Helicobacter pylori Antigens

Helicobacter pylori Antigen Products by Targets

The role of bacterial adherence in Helicobacter pylori virulenceFig. 1 The role of bacterial adherence in Helicobacter pylori virulence (Mónica Oleastro and Armelle Ménard. 2013)

Schematic diagram of Helicobacter pylori infection and pathogenesis Fig. 2 Schematic diagram of Helicobacter pylori infection and pathogenesis (CY Kao, et al. 2016)

Helicobacter pylori (HP) is a Gram-negative, helix-shaped, microaerophilic bacterium that belongs to the family Helicobacteraceae, genus Helicobacter. It is usually found in the stomach. Pathogenesis of Helicobacter pylori depends on the fact that it can survive in the harsh gastric environment. This environment is thought to be an impossible zone for bacterium before, as it is characterized by peristalsis, acidity, and attack by phagocytes and released reactive oxygen species. It also plays a role in the development of stomach cancer and duodenal ulcers. More than half of the world's population harbor this bacterium in their upper gastrointestinal tract. But nearly 85% of them never experience any symptoms or complications. Individuals who were infected with Helicobacter pylori have a risk of developing peptic ulcers by 10% to 20%, and acquiring stomach cancer by about 1% to 2%.

Helicobacter pylori is a helix-shaped bacterium with a length of about 3 μm and a diameter of about 0.5 μm. It is microaerophilic, which means that it requires oxygen but at a lower concentration than that of the atmosphere. Helicobacter pylori consists of a large amount of strains with relatively large difference in their genomes. Its genome contains about 1.7 million base pairs, which encode more than 1500 genes. Helicobacter pylori possesses five major outer membrane protein (OMP) families, including porins, iron transporters, flagellum-associated proteins, known and putative adhesins and proteins of unidentified function. OMP of Helicobacter pylori contains lipopolysaccharide (LPS) and phospholipids, as well as other typical Gram-negative bacteria.

After entering the host stomach, H. pylori utilizes its urease activity to neutralize the hostile acidic condition at the beginning of infection. Flagella-mediated motility is then required for H. pylori to move toward host gastric epithelium cells, followed by specific interactions between bacterial adhesins with host cell receptors, which thus leads to successful colonization and persistent infection. Finally, H. pylori releases several effector proteins/toxins, including cytotoxin-associated gene A (CagA), and vacuolating cytotoxin A (VacA), causing host tissue damage.

  • Cytotoxin-associated gene A (CagA) CagA can alter host cell signaling in both a phosphorylation-dependent and phosphorylation-independent manner. The phosphorylated CagA binds to the phosphatase SHP-2 and affects the adhesion, spreading, and migration of the cell. Moreover, CagA can also affect the host cell in several aspects, such as the formation of gastric epithelium cell pedestals, the change of the cytoskeleton, affecting the proliferation of cells, and stimulating the gastric epithelium cells to secrete IL-8.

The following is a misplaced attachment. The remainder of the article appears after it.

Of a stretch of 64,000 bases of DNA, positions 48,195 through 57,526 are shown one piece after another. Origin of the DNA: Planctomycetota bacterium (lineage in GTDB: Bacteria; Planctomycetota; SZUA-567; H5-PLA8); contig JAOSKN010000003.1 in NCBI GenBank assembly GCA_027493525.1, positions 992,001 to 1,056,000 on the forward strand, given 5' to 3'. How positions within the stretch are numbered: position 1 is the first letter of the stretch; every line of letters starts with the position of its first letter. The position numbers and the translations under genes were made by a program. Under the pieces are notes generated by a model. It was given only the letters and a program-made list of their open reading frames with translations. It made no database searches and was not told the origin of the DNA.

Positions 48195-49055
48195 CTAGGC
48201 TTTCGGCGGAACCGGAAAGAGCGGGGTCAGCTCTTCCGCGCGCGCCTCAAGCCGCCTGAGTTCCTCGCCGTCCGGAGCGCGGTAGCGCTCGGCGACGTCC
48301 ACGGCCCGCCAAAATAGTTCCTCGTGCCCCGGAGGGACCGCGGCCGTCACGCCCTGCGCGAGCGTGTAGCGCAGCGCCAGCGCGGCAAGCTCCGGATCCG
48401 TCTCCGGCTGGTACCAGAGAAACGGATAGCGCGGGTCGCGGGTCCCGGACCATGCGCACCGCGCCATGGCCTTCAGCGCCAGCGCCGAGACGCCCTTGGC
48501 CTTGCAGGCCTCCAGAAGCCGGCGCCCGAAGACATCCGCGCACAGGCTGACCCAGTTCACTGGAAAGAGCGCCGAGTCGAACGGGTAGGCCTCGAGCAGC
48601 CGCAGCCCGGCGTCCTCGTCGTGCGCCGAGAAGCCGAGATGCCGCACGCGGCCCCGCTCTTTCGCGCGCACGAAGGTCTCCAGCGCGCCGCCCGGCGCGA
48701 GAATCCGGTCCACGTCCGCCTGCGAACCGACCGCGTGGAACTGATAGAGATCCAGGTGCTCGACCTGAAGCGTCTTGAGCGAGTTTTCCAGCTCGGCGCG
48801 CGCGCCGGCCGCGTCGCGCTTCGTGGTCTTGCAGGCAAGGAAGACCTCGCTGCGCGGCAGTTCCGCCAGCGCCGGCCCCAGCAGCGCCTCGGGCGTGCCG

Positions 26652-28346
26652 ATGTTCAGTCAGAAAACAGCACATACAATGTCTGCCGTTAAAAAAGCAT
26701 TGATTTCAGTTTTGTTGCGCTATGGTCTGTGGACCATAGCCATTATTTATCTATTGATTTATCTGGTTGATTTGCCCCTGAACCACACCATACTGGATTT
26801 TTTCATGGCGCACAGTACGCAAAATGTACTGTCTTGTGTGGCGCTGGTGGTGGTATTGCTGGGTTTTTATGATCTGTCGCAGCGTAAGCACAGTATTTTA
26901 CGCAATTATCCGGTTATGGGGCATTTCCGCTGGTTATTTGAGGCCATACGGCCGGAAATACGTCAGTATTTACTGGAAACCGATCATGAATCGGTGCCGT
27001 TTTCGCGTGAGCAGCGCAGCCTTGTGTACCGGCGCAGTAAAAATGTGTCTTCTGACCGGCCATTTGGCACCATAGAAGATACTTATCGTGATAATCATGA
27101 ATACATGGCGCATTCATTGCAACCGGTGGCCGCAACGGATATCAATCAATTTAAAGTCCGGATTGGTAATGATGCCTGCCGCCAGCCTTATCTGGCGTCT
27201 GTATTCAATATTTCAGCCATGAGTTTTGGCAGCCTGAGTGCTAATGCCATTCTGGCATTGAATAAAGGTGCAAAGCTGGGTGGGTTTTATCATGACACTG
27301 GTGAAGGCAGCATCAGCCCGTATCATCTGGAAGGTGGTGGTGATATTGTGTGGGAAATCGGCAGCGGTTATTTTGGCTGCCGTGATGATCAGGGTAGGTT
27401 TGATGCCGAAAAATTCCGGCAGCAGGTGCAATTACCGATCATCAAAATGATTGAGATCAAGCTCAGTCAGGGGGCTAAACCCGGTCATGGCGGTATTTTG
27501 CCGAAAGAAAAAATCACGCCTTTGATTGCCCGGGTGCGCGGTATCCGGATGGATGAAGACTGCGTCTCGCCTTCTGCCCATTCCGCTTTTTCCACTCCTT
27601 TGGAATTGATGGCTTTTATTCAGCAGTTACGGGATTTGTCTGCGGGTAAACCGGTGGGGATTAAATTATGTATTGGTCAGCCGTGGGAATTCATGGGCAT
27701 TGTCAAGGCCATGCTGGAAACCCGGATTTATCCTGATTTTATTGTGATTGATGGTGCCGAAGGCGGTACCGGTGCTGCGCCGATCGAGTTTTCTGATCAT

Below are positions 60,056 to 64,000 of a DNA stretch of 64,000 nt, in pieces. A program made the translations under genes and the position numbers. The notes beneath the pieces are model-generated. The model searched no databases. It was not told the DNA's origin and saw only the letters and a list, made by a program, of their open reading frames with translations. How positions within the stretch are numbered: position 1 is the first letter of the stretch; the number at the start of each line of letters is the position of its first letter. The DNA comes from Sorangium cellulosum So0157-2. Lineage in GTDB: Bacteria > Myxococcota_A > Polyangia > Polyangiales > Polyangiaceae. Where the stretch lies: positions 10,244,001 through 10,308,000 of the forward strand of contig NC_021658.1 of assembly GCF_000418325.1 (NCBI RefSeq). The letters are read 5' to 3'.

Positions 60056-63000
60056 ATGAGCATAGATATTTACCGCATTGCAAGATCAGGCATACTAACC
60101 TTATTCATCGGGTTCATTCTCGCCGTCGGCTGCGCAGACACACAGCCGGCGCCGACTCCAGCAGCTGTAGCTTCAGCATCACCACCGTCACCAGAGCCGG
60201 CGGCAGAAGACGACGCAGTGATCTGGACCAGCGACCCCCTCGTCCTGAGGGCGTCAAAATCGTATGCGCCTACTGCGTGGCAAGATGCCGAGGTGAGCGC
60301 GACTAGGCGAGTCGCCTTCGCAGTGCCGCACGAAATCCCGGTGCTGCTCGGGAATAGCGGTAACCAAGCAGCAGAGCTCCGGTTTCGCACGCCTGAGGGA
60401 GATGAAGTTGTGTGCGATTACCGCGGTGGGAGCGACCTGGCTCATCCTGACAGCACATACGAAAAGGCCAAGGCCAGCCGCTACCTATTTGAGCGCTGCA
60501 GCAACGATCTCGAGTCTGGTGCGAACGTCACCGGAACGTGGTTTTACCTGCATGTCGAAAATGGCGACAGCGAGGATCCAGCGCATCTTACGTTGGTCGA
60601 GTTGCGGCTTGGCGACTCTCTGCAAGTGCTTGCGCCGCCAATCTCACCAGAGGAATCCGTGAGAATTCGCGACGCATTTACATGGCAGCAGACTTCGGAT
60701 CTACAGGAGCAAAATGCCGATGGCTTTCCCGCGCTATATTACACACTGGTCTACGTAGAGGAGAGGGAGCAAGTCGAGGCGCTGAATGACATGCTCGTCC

• Vacuolating cytotoxin A (VacA) The secreted VacA toxin is composed of the p33 and p55 domains that form an oligomeric structure. This complex can embed into the host cell membrane and help H. pylori colonization. This complex can also get into the endosome via endocytosis. VacA induces the release of cytochrome C, ER stress, and apoptosis. In addition, VacA disrupts the balance of cell proliferation and death by affecting genes that regulate the cell cycle. It also can induce acute inflammatory responses through inducing host cell release of IL-8.
  • Heat Shock Proteins (HSP) H. pylori produces mainly two Hsps, GroES-like HspA (Hsp10), and GroEL-like HspB (Hsp60). The high expression of Hsp60 at low pH, which interacts with the receptor-like sulfatide (sulfoglycolipid), indicates the stress of acid may change the specificity of H. pylori to receptors. Hsp60 induces activation of NF-kB via TLR2 and the mitogen-activated protein kinase pathway, and thereby induces human monocytes to secrete IL-8.
  • Outer Membrane Proteins (OMP) In 1997, the genome of H. pylori strain 26695 was sequenced completely, and it was suggested to encode 32 OMPs. Sialic acid-binding adhesin (SabA), blood-group-antigen-binding adhesin (BabA), adherence-associated lipoprotein A and B (AlpA/B), outer inflammatory protein A (OipA), and Helicobacter outer membrane protein Q (HopQ) were involved in adhesion. OMPs are important for colonization and the establishment of inflammation in the stomach.
  • Urease proteins Helicobacter pylori urease is composed of two structural proteins, α and β subunits, where the β subunit is 60 kDa and the α subunit is approximately 30 kDa. Urease is central to H. pylori metabolism and virulence, is necessary for its colonization of the gastric mucosa, and is a potent immunogen that elicits a vigorous immune response.

With years of protein production experience and state-of-art facilities, Creative Diagnostics now can provide multiple high-quality Helicobacter pylori antigens to our customers with a cheaper price for various applications in both industry and academic programs. Welcome to contact us for more details.

Inquiry Basket